A top medical journal is warning China that it must do a better job of preventing plagiarism and fraud in its scientific research. Editors of the Lancet published an editorial Friday calling on the Chinese government and leading research institutions to change the way researchers are evaluated, rewarded and punished for misconduct.

The Lancet, ranked second out of 150 leading journals in medicine, says that failure to comply would compromise the legitimacy of research findings from one of the world’s scientific heavyweights. The current system, the editors say, encourages China's scientists to cut corners and rewards wrongdoing.

“Current huge investments in biomedical research will not translate into new discoveries or more reliable medical evidence without a sea change in China's research culture and regulatory systems,” the editors say. 

The magnitude of China’s scientific contributions can hardly be overstated. It is second to the U.S. in scientific output, as measured by the number of studies published (in English) to scholarly journals. China spent $257 billion on research and development in 2012 and is set to overtake the U.S., Japan and Europe as the world’s leading spender on research and development within the next five years, as calculated by the OECD (Organisation for Economic Co-operation and Development).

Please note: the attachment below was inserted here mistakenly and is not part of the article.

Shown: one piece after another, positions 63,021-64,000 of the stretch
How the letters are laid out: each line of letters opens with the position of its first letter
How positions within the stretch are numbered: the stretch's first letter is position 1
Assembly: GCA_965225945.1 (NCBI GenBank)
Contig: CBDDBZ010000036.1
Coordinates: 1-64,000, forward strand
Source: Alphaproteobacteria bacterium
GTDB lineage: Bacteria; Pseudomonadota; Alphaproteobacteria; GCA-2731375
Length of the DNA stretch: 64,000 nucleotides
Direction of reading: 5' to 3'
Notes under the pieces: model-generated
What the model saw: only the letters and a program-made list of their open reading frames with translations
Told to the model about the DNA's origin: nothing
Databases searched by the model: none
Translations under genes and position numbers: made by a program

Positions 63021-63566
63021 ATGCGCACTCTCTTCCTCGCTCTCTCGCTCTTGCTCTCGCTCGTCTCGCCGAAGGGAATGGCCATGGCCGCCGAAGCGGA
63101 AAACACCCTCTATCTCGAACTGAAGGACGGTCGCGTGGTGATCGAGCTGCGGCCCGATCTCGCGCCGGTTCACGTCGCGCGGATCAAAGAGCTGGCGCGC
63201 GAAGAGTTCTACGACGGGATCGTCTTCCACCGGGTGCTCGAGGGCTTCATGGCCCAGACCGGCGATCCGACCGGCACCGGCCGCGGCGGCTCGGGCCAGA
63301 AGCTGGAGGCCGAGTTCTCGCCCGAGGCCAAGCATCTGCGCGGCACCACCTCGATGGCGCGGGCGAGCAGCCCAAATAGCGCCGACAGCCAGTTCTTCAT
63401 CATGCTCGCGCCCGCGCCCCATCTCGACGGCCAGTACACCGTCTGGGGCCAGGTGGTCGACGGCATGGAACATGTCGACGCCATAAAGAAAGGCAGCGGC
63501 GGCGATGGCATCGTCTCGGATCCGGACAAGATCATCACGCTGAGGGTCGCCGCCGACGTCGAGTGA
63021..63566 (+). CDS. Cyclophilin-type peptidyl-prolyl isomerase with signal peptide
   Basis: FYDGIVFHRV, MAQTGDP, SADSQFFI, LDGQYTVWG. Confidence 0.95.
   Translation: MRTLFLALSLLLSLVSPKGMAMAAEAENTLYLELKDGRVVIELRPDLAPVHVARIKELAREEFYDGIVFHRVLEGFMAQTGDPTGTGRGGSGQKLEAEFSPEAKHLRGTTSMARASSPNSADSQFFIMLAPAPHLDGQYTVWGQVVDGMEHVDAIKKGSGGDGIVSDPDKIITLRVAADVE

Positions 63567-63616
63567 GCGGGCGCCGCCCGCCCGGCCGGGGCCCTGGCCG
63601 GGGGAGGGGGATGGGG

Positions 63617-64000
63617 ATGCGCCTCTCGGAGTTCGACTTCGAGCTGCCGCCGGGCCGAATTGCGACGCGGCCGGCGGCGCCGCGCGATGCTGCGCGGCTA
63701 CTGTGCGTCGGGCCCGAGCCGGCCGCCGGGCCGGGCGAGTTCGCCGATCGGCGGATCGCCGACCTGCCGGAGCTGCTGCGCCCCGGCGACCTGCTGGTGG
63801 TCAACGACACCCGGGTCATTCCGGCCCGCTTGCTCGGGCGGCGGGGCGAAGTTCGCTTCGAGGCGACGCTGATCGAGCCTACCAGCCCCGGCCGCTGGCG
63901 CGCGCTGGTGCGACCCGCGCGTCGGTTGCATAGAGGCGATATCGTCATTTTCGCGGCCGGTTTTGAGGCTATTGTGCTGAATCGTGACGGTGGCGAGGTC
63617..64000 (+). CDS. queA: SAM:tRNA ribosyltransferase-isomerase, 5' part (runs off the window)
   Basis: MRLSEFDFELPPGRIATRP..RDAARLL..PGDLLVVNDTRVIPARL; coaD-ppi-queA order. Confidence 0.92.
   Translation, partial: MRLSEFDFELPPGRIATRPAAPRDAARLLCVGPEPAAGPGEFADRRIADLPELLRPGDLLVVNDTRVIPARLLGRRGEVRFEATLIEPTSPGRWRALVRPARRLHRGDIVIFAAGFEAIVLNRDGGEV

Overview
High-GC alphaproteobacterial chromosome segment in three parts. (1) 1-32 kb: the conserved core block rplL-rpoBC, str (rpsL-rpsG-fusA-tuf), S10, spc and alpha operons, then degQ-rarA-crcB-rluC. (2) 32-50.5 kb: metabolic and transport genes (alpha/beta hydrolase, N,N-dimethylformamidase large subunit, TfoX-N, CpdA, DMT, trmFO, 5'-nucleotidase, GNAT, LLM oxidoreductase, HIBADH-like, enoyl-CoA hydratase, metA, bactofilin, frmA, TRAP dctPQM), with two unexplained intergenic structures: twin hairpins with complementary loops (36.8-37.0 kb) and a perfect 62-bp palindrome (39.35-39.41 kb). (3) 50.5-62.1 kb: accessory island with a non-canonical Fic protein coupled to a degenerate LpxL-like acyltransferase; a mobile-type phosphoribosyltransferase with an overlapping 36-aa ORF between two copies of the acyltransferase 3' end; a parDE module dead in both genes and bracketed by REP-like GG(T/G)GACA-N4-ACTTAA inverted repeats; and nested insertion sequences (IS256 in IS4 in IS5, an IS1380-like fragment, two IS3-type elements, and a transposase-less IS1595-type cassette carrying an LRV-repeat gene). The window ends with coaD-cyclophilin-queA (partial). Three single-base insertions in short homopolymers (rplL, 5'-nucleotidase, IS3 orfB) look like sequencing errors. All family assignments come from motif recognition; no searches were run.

However, the editors say the nation’s results -- even those from the country’s most prestigious research universities and institutions -- have too often been compromised by plagiarism, ghostwriting and fabrication. Just last month, BioMed Central, an open-access publisher based in Britain, retracted 43 papers, most of them from Chinese researchers, after discovering that reviewers who had supposedly signed off on the studies were made up by agencies hired by the original authors.

Jigisha Patel, associate editorial director for research integrity at BioMed Central, told the Washington Post that the publisher didn’t consider this to be a problem exclusive to China. “We get a lot of robust research out of China,” she said. “We see this as a broader problem of how scientists are judged.”

Still, the Lancet's editors point to a few reasons why Chinese scientists seem to be caught up in scientific scandals more often than their peers in other countries. Researchers often get promotions and bonuses based mostly or solely on the number of studies they’ve produced and the prestige of journals in which they are published. The editors also say that China lacks proper scientific oversight, including a governing body that can impose punishment on researchers who stray from protocol.

“Without fundamental changes to its academic incentive system, there could be long-term consequences for Chinese science, with the danger that this loss of trust will lead to fewer opportunities to collaborate with institutions abroad, and potentially build such skepticism that people will stop using research from China,” Scott Edmunds and Rob Davidson, who work for Open Data Hong Kong, wrote in an opinion piece published to the South China Morning Post on Tuesday.

The Lancet's editors called on three of China’s leading agencies responsible for setting scientific priorities and distributing research funding -- including the National Health and Family Planning Commission, Ministry of Science and Technology and the Ministry of Education -- to address these issues and ensure the trustworthiness of the nation’s future contributions, the size and importance of which no one doubts.